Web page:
Learning gradually to refine and to utilise an improved relationship between your head, neck and back is powerfully health giving. Good habits of diet and exercise are well understood in their capacity literally to "change what we are"; the long-term effects of good habits of the "use of the self" are less well known, but no less life changing. You get stronger, you become both more relaxed and more alert, aches and pains fade, you feel calm, confident and self-reliant, you have more stamina, you think more clearly, you recover from injury more quickly, you cope with stress better.

The Alexander Technique teaches the skilful "use of the self": how you move, how you stay still, how you breathe, how you learn, how you organise your awareness and focus of attention and, above all, how you choose your reactions in increasingly demanding situations.

How Does it Work

From the above you will have realised that the Alexander Technique is a way of re-educating your body towards balance and alignment. In individual lessons, a qualified teacher will help you to recognise faulty muscular use and poor posture through gentle touch and guidance. There will be an emphasis on lengthening and widening your back, and freeing your spine to achieve a more co-ordinated movement.

With the aid of the teacher's hands, you will learn to release and lengthen muscles that have been shortened over time because of stress and misuse. But how can stopping unnecessary muscular tension heal emotional wounds? Unconscious experiences, such as unhealed traumas, unexpressed feelings, and painful memories can be pushed into your body where they are not free to be dealt with in your mind. These tensions might turn into physical symptoms and ailments, but can also lead to mental illness, such as depression and anxiety.

We are often unaware of habits that cause us stress and interfere with our ability to respond effectively to the stimuli in our daily lives. So how can we change our habits so that we can respond more effectively and achieve better functioning? Alexander taught that how you use your body has an extraordinary effect on your ability to accurately perceive and react to the world around you, as well as affecting your emotional and physical health. That fundamental problem is addressed and dealt with in the Alexander Technique, a method that has been recognised for one hundred years as a unique and remarkably effective technique of mind - body re-education.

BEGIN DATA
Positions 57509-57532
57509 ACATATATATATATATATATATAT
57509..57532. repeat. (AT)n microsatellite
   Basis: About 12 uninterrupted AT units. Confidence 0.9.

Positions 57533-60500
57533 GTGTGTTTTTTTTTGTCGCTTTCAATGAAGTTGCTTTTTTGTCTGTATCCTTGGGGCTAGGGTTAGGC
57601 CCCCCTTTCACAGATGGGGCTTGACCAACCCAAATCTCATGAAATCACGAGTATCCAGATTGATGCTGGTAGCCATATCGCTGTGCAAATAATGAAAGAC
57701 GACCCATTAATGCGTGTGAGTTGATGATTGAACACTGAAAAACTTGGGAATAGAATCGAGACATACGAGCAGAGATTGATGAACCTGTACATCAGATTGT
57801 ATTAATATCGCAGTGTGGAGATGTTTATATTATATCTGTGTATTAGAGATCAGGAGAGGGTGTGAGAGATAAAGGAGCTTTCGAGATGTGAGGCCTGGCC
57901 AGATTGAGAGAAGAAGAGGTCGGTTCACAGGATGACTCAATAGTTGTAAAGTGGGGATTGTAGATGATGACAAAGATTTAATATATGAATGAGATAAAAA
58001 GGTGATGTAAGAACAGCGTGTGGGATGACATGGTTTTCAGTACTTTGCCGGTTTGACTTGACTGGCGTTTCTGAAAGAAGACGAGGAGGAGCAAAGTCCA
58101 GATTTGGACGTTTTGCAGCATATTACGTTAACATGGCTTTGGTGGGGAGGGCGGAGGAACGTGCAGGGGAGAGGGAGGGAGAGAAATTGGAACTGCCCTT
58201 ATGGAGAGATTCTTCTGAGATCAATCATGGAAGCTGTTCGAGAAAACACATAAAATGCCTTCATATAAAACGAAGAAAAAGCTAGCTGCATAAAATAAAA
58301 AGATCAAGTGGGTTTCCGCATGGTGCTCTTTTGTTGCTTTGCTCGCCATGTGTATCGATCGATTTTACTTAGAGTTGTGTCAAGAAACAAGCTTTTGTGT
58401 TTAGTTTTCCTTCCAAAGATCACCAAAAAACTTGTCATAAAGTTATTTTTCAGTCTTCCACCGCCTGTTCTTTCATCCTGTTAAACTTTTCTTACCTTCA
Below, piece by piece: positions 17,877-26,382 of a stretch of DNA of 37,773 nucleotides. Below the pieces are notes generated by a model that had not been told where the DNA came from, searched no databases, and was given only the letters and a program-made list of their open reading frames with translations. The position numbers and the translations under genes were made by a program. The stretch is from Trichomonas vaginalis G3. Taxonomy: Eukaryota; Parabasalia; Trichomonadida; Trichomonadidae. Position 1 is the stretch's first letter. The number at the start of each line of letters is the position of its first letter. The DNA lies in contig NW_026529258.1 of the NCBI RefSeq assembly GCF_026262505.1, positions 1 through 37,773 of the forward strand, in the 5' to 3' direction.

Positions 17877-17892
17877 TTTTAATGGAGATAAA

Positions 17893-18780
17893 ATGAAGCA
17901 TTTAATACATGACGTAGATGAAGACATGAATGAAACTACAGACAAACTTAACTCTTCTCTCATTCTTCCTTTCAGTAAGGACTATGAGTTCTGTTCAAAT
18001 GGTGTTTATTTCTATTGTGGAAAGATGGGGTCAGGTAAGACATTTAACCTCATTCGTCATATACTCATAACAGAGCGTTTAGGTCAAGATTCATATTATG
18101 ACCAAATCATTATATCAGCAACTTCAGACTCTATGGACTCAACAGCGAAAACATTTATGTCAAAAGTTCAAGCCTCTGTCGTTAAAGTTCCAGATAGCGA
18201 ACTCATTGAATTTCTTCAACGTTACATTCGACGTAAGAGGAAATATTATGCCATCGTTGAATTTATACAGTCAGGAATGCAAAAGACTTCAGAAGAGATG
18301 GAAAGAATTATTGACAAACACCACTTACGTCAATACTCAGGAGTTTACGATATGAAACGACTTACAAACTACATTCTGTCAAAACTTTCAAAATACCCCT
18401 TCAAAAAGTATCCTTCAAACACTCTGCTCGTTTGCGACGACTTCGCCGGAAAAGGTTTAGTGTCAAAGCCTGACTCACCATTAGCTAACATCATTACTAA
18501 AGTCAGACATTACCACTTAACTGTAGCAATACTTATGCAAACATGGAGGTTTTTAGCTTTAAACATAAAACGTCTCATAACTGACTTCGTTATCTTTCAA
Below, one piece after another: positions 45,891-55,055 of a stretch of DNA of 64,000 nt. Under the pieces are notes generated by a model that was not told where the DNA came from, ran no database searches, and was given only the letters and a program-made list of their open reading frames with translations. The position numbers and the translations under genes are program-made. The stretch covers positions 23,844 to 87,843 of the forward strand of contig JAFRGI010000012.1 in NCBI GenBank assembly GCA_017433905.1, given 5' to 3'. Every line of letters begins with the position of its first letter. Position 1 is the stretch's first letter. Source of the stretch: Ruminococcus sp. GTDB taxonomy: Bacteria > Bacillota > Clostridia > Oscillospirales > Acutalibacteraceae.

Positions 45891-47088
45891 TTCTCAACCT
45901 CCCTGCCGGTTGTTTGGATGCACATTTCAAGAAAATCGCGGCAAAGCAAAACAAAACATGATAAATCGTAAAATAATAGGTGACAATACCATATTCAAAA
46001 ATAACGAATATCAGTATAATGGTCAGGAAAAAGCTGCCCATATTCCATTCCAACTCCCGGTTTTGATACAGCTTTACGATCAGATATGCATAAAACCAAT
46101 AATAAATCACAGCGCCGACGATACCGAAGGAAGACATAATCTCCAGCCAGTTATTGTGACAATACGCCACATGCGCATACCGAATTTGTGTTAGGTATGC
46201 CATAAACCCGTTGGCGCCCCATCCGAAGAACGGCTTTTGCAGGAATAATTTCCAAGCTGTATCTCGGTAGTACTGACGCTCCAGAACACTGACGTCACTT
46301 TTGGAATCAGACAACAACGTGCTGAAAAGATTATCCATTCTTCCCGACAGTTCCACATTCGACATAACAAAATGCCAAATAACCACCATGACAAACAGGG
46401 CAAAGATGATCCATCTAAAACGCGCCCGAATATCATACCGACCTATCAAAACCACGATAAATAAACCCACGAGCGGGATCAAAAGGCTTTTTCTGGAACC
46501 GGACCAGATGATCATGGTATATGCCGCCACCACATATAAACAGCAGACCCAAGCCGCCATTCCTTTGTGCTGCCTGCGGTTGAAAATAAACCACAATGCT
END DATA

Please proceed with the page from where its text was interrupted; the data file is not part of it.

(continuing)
The Alexander Technique can enhance personal performance across the whole spectrum of human activity, from elite athletic or artistic performance to the management of disability, pain, illness or injury. Although the effortless upright posture of small children is in sharp contrast to that of most adults, it is possible for practically anyone to rediscover freedom and ease in movement by learning to become aware of, and then learning gradually to strip away, the habits of movement, tension and reaction that interfere with, distort or obscure natural and healthy patterns of coordination.

Ideal position of the vertebrae in the neck (a). Figures b and c show the effects of craning forward and over-straightening respectively.

Good Posture   -   Bad Posture

Dr Miriam Wohl MB, ChB, JCC, MSTAT

Adam Middleditch

Gaia Alexander Practitioners: